How to play the world’s water shortage

How to play the world’s water shortage.
Investors can follow the lead from Dr Michael Burray, the GFC-predicting protagonist from Michael Lewis’s The Big Short, and invest in one of the world’s most urgent themes: water.
In China, 80 per cent of rivers are too toxic for fish; in the United States, Californian authorities spend about $US20 billion annually on their water supply and here in Australia, there is $30 billion water trading market, thanks to agricultural reforms in the mid-2000’s.
Share on Facebook SHARE Share on Twitter TWEET Link Water scarcity is proving a lucrative global theme, combining a demographic trend with the threat of climate change.
$US7.5 trillion ($10.1 trillion) is the projected global spend in water infrastructure over the next 15 years, according to the World Economic Forum, and as international regulation is tightened, $US300 billion is slated to address water pollution by China’s Water 10 plan.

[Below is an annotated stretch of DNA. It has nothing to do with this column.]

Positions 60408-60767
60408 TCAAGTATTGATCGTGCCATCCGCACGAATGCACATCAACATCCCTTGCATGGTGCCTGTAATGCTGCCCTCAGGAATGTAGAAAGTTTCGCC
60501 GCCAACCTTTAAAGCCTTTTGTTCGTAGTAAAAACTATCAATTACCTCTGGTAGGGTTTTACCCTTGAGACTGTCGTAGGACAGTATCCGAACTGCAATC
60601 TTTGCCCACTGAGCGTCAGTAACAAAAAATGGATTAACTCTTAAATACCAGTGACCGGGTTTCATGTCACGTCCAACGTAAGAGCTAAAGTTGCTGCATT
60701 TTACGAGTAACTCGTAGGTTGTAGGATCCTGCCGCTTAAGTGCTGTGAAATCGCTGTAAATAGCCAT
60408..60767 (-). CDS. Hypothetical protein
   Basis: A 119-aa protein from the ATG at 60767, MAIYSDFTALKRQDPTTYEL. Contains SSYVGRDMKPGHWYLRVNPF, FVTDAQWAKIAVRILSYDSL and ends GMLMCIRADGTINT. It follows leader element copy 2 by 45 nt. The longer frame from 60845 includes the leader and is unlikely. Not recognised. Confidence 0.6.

"And businesses are focused on things from smart irrigation to maintaining drinking quality to water distribution efficiency and huge dam engineering projects, mean there are hundreds of entry points for investors."
Ways to invest Impax has invested $2.9 billion into around 40 water global water stocks, largely focused on infrastructure and water utility plays, and since the fund’s inception in 2009 has returned 13.4 per cent to shareholders.
Mr Simms points to the likes of French multinational SUEZ, American Danahar Corporation and Swiss Georg Fischer as large and diversified firms capitalising on the voracious demand for water infrastructure and new technologies.
Brisbane-based Blue Sky Alternative Investment fund has $2.7 billion under management and actively trades water rights in the Murray Darling.
"Anything that looks to contribute solutions to China’s extremely serious water issues is likely to receive investor interest," says Tom King, chief investment officer of Nanuk Asset Management.

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